By Marino 6 Comments
On the same day as the first thing I ever Kickstarted got released, I dumped money back into the system. If you have not heard, there’s a new MMO looking for your help via crowd funding. It’s called Pantheon: Rise of the Fallen, which admittedly is a awfully generic name. It’s being developed by a (currently) small team led by Brad McQuaid, who is one of the three men that dreamed a dream called EverQuest and made it a reality.
“Oh, great…another EverQuest blog from Marino,” you’re saying. Well, sort of. It’s complicated.
Over the last decade, I’ve come to terms with the fact that no MMO will ever equal the sense of wonder, camaraderie, and discovery that EverQuest gave me. Between 2000 and 2004, I spent over 350 days of play time in the world of Norrath. It was the most fun I have ever had or probably ever will have in a game. While that’s somewhat depressing to say, after many years of attempting and failing to recapture the magic, I’ve gotten to a point where I’m okay with it. The fact that it’s not replicable makes my experiences in EQ that much more special. Part of the reason is that MMOs, even EQ itself, have moved on from EverQuest once was.
Now, here comes Brad McQuaid, his “Vision,” and Pantheon trying quite specifically to recapture that magic and fuck up my whole sense of closure. God dammit!
You see, “The Vision” was a hotly debated topic in the early days of EverQuest. When people would complain that something was too hard or didn’t make sense, the answer, whether it was a joke or not at the time, was always “it’s part of The Vision.” We probably didn’t realize it in the moment, but "The Vision" was a big part of what made the game so great and memorable. The tenets of Pantheon listed on their Kickstarter page will appear quite familiar to any EverQuest old-timers like myself. Visionary Realms makes it no secret that they’re trying to target a specific audience of MMO players that yearn for the days of true challenge. They know this game is not for everyone and it's not supposed to be.
I’ve said for years that MMOs have become too hand-holdy, for lack of a better word. I understand why; it only makes sense. Make things easier and bring in a bigger audience. But, at some point, it alienates much of that core audience that was there at the beginning of this whole thing. I want to be afraid to die at all times. I want to be punished for bad decisions, ill preparation, and sheer stupidity. I want to have to walk to most places. I don’t want a glowy line telling me exactly where to go the moment I start a quest. I don’t want to be max level two weeks after the game comes out. You get the idea. I went into way more detail about this stuff on a previous blog a couple years ago.
So, I should be super excited by this prospect, right? Well, I don’t know. I like where their heart is, but I’d be lying if I said I was 100% sure they can pull it off. First of all, their target for release is 2017. Is that even a real year? Right now, they are just ten dudes working on this thing part-time with apparently more waiting in the wings for funding. Their Kickstarter video is admittedly a bit hokey, and those stretch goals are quite absurd. But, you know what? Kickstarter is still a weird place anyway.
I’ll forever be grateful what that team at Verant accomplished with making EverQuest. Their work provided me literally thousands of hours of entertainment and friends (and enemies) that I still talk to thirteen years later. But, on the other hand, let’s not forget what happened the last time McQuaid went off and founded his own studio; Vanguard: Saga of Heroes. I don’t pretend to know all of what went wrong with that game during development or why exactly Microsoft bailed on them, but that game could’ve been special. I was in the beta from very early on. Instead of being special, it was mostly a hot mess from the get go. I guess what I’m saying is that I’ve been down this road before and been let down.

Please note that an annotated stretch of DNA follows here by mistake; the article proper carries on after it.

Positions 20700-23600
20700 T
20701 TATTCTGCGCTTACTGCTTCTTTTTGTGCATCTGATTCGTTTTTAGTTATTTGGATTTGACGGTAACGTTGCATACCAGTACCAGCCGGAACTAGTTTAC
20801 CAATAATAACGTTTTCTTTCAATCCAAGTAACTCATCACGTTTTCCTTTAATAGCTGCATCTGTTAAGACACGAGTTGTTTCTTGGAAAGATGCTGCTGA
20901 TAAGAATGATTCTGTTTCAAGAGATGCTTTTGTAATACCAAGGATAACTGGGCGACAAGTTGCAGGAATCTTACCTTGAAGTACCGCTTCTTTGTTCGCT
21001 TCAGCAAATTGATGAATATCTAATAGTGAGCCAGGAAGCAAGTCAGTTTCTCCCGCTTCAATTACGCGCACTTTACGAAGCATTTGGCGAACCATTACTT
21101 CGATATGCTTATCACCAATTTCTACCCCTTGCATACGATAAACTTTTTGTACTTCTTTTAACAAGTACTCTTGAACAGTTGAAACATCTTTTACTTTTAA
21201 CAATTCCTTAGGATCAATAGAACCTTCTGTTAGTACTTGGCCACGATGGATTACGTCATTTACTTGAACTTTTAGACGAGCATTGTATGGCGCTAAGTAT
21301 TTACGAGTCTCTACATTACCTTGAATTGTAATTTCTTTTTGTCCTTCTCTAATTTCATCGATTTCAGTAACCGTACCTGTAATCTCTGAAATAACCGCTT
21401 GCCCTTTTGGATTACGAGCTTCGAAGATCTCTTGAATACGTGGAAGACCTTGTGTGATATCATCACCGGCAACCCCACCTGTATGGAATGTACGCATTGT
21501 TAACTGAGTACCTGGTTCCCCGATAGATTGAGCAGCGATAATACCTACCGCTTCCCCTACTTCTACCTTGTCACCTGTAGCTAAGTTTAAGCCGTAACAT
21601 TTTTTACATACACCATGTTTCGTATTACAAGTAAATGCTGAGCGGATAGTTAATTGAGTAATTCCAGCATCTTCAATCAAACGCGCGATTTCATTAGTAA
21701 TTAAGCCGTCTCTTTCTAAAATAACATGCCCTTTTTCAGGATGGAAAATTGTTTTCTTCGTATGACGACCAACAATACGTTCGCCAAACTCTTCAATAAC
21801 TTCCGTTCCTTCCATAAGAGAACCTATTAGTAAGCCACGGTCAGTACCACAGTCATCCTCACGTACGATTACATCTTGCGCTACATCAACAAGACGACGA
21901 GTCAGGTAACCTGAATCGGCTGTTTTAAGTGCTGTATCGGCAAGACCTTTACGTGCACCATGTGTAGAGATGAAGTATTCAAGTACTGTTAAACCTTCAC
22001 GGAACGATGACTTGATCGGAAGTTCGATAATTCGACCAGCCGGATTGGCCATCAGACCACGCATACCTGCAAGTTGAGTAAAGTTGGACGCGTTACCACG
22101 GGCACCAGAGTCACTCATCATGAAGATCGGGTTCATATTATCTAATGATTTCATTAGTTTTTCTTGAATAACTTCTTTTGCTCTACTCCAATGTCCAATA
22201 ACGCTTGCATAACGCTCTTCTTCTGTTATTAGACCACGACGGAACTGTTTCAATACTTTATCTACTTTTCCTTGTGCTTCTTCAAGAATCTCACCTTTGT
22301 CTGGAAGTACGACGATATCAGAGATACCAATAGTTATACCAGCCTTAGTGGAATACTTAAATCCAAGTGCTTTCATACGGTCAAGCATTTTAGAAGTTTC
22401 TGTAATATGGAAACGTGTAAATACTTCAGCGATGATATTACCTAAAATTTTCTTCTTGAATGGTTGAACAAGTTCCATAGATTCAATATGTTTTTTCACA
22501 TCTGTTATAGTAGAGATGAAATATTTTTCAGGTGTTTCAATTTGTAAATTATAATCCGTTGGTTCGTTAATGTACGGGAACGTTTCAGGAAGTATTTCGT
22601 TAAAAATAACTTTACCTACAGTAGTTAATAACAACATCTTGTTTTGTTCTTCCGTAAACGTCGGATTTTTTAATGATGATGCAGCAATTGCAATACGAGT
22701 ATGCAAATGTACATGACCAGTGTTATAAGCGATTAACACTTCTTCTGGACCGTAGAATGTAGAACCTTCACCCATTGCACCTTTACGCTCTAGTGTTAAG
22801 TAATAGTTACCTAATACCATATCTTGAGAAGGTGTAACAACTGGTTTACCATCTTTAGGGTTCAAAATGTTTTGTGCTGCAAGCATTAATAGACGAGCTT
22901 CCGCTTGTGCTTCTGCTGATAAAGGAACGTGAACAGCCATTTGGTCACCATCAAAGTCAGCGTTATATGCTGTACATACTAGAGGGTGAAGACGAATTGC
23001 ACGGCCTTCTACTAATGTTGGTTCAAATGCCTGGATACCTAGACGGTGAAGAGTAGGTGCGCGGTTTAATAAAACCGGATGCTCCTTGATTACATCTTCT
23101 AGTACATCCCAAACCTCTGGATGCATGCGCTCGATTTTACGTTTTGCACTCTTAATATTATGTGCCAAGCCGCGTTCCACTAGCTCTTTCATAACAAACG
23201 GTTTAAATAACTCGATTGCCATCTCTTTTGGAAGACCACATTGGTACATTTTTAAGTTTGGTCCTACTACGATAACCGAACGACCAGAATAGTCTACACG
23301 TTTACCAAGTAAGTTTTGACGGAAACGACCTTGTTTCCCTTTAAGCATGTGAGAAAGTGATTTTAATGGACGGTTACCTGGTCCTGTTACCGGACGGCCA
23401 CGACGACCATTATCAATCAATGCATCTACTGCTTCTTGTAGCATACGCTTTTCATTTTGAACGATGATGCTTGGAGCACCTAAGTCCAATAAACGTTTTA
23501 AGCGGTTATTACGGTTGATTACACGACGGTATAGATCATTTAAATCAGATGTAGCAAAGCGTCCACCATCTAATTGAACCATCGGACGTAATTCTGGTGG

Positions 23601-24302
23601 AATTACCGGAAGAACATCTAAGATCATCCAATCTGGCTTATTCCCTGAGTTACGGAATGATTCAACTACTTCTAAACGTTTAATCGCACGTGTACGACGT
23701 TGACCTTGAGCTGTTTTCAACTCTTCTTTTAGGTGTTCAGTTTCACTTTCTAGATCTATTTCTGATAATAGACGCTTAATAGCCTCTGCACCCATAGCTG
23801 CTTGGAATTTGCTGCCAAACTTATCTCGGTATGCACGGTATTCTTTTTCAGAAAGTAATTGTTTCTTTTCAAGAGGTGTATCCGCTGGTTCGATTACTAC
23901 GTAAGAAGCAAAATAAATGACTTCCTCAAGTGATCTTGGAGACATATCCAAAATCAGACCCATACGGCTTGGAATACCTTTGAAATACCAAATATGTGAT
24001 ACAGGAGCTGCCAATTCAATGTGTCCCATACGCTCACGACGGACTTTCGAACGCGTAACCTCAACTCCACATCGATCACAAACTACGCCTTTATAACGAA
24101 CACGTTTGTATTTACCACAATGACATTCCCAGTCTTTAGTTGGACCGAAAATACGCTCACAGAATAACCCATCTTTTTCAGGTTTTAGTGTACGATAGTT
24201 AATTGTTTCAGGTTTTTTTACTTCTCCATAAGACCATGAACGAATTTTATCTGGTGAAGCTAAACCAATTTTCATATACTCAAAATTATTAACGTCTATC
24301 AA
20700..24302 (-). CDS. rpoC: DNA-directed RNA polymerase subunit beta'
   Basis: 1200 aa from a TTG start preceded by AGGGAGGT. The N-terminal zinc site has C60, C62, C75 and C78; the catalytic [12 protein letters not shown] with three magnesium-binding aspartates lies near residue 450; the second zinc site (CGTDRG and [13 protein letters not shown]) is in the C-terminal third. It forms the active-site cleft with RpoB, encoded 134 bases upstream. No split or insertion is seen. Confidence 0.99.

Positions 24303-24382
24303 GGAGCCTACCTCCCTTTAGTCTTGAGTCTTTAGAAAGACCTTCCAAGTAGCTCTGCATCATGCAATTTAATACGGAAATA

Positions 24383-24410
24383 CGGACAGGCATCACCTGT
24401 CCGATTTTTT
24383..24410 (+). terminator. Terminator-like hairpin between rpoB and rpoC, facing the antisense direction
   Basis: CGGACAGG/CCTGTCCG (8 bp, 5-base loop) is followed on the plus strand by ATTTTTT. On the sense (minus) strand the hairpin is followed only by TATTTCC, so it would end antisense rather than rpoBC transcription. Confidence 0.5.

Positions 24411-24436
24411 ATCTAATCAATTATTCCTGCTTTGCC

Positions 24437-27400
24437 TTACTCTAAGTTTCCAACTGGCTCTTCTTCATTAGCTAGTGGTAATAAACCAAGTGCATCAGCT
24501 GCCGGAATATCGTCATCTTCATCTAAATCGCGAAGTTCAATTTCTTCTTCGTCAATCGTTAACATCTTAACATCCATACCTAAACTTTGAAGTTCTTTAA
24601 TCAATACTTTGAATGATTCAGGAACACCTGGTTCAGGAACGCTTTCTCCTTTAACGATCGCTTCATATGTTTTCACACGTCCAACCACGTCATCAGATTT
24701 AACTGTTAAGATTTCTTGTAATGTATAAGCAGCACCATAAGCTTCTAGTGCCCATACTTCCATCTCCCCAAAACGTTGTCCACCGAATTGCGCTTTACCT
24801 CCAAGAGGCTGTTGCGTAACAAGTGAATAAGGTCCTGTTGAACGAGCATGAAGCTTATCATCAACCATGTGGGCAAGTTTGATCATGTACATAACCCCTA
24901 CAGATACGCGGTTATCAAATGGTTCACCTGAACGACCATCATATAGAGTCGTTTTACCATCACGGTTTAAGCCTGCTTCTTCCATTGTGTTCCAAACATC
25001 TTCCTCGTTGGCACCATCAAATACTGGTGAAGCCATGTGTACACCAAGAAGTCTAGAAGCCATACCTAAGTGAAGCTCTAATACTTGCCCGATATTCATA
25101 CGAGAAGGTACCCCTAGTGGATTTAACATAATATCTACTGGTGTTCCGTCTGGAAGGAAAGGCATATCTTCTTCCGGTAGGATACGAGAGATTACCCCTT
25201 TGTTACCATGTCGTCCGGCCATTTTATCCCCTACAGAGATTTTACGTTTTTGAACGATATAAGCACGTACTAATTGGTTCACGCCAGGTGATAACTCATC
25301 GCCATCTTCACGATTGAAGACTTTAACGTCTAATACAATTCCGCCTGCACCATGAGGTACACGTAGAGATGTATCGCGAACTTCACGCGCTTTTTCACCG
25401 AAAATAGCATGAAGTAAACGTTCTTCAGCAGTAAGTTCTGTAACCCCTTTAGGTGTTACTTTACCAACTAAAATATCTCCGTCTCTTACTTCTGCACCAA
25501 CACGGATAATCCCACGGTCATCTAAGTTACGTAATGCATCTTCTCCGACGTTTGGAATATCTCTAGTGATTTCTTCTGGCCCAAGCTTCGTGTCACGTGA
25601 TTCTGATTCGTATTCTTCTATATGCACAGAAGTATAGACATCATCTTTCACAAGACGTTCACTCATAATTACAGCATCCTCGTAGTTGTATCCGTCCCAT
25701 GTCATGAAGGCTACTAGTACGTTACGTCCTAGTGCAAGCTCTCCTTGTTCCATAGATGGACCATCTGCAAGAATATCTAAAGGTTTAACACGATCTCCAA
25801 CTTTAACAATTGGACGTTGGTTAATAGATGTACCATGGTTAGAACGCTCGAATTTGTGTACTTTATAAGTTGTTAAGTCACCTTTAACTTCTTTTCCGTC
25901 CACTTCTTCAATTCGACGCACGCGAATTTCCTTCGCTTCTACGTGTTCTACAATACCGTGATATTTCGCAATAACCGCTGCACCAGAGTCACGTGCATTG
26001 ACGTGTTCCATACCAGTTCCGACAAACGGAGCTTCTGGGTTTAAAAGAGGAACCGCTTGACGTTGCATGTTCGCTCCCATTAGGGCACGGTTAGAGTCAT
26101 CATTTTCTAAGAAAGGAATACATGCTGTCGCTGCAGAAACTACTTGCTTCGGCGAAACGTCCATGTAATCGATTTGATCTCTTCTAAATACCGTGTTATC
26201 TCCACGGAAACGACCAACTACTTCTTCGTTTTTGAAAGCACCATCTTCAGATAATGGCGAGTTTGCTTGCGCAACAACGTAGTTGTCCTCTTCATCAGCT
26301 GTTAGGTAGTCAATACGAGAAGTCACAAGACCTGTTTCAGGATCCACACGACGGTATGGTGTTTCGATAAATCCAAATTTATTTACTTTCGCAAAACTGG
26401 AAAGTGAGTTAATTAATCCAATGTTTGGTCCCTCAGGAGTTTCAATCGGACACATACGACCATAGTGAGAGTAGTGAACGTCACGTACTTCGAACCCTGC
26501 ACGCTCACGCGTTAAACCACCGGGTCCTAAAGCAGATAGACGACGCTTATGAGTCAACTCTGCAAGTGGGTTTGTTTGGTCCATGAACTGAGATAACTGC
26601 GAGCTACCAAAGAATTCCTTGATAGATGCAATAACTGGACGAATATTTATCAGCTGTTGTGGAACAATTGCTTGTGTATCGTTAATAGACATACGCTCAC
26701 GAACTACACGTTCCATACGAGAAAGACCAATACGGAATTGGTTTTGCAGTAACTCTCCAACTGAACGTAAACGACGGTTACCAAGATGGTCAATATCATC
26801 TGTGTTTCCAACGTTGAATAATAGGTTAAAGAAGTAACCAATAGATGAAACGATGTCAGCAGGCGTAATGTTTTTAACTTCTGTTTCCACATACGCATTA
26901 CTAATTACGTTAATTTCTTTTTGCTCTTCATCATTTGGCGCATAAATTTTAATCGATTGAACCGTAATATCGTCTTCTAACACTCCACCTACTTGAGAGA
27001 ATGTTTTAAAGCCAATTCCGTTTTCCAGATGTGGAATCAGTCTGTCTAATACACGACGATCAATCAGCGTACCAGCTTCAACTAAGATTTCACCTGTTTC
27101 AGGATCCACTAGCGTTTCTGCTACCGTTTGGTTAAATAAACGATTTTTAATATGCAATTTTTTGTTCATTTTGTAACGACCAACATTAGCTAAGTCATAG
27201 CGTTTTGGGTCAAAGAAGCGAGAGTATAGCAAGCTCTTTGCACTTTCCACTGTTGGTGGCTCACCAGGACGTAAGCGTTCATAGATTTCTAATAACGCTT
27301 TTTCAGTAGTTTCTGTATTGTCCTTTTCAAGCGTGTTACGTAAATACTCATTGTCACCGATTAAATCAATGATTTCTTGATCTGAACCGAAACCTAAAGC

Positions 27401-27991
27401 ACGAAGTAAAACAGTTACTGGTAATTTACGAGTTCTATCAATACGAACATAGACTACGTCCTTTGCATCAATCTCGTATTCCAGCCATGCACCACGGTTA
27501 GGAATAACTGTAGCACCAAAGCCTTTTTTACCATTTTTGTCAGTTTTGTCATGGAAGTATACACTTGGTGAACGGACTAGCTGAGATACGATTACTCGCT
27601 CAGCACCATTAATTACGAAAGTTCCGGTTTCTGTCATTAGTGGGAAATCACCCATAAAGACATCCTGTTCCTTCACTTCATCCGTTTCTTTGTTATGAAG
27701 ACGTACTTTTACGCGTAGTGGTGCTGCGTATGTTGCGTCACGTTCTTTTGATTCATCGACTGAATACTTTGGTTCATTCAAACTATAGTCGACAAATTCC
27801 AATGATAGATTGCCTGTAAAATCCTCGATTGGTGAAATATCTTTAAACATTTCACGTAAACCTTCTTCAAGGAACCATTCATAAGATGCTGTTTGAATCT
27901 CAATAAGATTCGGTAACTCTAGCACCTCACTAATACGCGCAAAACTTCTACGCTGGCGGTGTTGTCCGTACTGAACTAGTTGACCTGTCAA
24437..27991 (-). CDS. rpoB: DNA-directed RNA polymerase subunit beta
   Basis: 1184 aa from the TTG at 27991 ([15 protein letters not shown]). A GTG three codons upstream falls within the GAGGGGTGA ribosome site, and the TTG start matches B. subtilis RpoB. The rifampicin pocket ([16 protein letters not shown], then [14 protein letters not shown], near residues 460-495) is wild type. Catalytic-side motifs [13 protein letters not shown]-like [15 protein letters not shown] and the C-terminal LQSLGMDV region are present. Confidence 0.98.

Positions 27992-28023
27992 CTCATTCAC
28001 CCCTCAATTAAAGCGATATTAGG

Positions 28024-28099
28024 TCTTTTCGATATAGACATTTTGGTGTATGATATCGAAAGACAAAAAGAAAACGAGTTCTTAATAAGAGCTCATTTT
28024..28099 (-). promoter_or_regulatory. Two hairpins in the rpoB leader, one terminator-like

I think, if I can just be honest with myself, it might simply be too late for this type of game. EverQuest Next, the forthcoming revamp of the EQ franchise, explored the idea of “going old school” and that whole iteration of the game was scrapped in development a couple years ago in favor of what we’re getting now, which I’m cautiously optimistic about. SOE is trying some groundbreaking things with EQ Next, some of which are kind of scary for MMO veterans like myself. I even told this to Dave Georgeson and Omeed Dariani personally at PAX Prime 2013. But, I also told them that their enthusiasm and conviction in presenting these fundamental changes left me with a sense of hope and optimism. We may all be better off looking forward rather than backward at this point with MMOs. It also might be too late for successfully funding crazy game ideas that require upwards of $1 million. We’ll see. At the time of this writing, they're close to $100,000 of the $800,000 goal in just three days.
Despite my reservations (and better judgment?), as I said at the beginning, I did pledge some money towards the cause. Call it morbid curiosity or having more nostalgia than sense maybe. As much as I want to say I have let the dream die, I simply can’t ignore the fact that they’re targeting Pantheon right at people like me. I’m precisely the guy they’re talking about in their pitch. So, good luck, Visionary Realms. I’m willing to give you another shot.
If you want to learn more about Pantheon: Rise of the Fallen in detail and potentially give them your money, go check out their Kickstarter page.